As soon as the Israeli government announced its acceptance of the Roadmap, Ariel Sharon was showered with praise, and the Americans described the Israeli decision as a “significant step forward.” Moreover, the U.S. administration decided to send a team to coordinate the steps taken by the Israelis and Palestinians to implement the plan, while President George Bush crowned his efforts by deciding to visit the region to attend two summits: one in Sharm Al Sheikh gathering Arab leaders supportive of the U.S. plan, and the other in Aqaba, grouping the U.S. president and Israeli and Palestinian prime ministers, in addition to Jordan’s King Abdullah.
President Bush is not likely to face any real obstacles in Sharm Al Sheikh, where he intends to urge Arab leaders to modernize their political systems. This is especially true since Arab leaders will be anxious to be reassured about their future. Yet he is likely to face serious difficulties in achieving his objectives in Aqaba, where he will need considerable talent to convince Sharon that the Roadmap, in all its three phases, offers many more advantages to Israel than to the Palestinians. Bush knows fully well that one quarter of the 14 reservations made by Sharon about the Roadmap are enough to freeze its implementation. Bush is also aware that it may be difficult to issue a joint communiqu? if he gives in to Sharon’s stance, which is mainly focused on the 14 reservations.
There is no doubt that the Aqaba summit is a main juncture testing Sharon’s intentions and his real position from the Roadmap. He is expected to sign a declaration committing Israel to the full implementation of the Roadmap and accept an independent Palestinian state without making any reference to his reservations. Moreover, he is expected to agree to a ceasefire, ending the assassinations and arrests as well as dismantling the settlements created after September 2000, and withdrawing the Israeli army to its original positions.
Bush is fully aware that the government of Palestinian PM Mahmoud Abbas is weak and has yet to gain the support of the Palestinian people, and that it is in desperate need of tangible measures to demonstrate its credibility to the Palestinian people. The early discussions that were held by Europeans with Arafat and Abbas were evidence that the Palestinian prime minister could not agree to a joint communiqu? that ignores the creation of a Palestinian state as mentioned in the Roadmap. Still, Abbas cannot agree to Israeli demands such as changing the Palestinian leadership or linking the redeployment of Israeli troops to Palestinian security measures. It is not possible to ignore the timetable of the Roadmap and allow Israel to continue to deal with the Palestinians in the same way it dealt with them before the Aqaba summit.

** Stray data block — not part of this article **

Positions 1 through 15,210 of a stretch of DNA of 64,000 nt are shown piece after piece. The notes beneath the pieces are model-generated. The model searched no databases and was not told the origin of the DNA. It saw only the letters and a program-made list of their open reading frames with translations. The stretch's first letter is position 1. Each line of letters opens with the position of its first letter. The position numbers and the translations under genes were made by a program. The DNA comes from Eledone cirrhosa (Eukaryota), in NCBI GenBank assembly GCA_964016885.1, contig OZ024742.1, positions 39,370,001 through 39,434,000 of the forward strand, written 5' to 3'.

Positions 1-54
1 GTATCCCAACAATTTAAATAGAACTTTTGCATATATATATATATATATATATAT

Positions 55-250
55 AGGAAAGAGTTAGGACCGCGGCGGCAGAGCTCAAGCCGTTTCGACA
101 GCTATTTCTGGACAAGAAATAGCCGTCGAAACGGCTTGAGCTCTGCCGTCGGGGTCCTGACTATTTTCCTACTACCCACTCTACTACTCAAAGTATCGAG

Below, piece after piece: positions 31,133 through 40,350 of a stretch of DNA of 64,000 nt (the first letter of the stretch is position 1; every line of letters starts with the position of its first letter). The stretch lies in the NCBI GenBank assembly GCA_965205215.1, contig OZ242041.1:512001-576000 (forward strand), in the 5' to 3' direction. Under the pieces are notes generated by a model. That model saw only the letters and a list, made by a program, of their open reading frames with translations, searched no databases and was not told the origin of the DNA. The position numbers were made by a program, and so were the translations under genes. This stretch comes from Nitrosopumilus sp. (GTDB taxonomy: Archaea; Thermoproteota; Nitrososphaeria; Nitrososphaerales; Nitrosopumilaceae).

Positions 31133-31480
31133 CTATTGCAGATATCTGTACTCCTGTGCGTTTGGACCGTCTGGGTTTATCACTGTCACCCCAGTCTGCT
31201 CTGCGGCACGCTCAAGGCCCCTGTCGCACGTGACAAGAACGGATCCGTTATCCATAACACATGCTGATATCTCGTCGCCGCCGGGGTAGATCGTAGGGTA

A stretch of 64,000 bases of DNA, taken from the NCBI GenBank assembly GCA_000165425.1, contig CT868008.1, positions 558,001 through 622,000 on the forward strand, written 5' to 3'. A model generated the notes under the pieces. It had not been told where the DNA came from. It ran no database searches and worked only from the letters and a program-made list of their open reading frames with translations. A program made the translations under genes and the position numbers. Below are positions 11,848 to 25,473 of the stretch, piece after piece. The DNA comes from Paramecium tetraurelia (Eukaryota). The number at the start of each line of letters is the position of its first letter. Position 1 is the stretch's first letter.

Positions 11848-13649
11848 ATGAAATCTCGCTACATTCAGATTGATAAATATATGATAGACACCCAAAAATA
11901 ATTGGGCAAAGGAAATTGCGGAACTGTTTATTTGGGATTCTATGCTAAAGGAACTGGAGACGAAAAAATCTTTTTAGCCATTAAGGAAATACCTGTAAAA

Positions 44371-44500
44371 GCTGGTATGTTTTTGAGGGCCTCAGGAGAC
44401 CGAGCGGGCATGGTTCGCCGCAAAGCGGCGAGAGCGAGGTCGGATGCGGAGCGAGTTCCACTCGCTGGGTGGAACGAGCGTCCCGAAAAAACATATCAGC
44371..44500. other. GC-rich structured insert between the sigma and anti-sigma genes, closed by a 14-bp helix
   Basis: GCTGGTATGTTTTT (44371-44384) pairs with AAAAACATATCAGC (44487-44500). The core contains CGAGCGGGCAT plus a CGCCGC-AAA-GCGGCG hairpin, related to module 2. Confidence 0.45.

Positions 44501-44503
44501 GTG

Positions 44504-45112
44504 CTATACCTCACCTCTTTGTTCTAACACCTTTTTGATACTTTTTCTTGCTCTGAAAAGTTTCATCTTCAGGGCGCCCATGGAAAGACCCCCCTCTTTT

On the other hand, the Palestinian camp will come under strong American-Israeli pressure to end the military activities against Israelis. In fact, the fact that Sharon hands over to the Palestinians the security in Beit Hanun and Beit Lahya is a test to the abilities of Abbas and Mohammad Dahlan to control the situation on the ground. And the chances of success are considerable, especially since Hamas agreed to a ceasefire in principle.
Still, no one can imagine that emperor Bush will fail at the summits of Sharm Al Sheikh and Aqaba. There is no doubt that a joint communiqu?, formulated by the Americans, will be issued by the first summit and enthusiastically embraced by the Arabs. Also, Tony Blair’s visit to Iraq implies that President Bush may also visit that country in order to launch his reelection campaign from the Baghdad Airport.
And while the Palestinian camp has no interest in causing the failure of the Aqaba summit, the problems that Bush faces in taming Sharon can be overcome through discussions, especially since Sharon has proven that he is neither stupid nor reckless, and that he gives the utmost priority to his country’s relations with the U.S.
I doubt that President Bush is set on implementing the entire Roadmap. During his reelection campaign, he is not obliged to ignore the Israeli reservations especially that his advisors have promised to take them into account during the implementation process. Also, the vast majority of Congressmen urged him not to exert pressure on Israel. Still, it is difficult to see how a government representing the extreme right-wing Israelis can implement the Roadmap fully according to the established timetable. The most that such a government may commit itself to is to implement the first phase of the plan.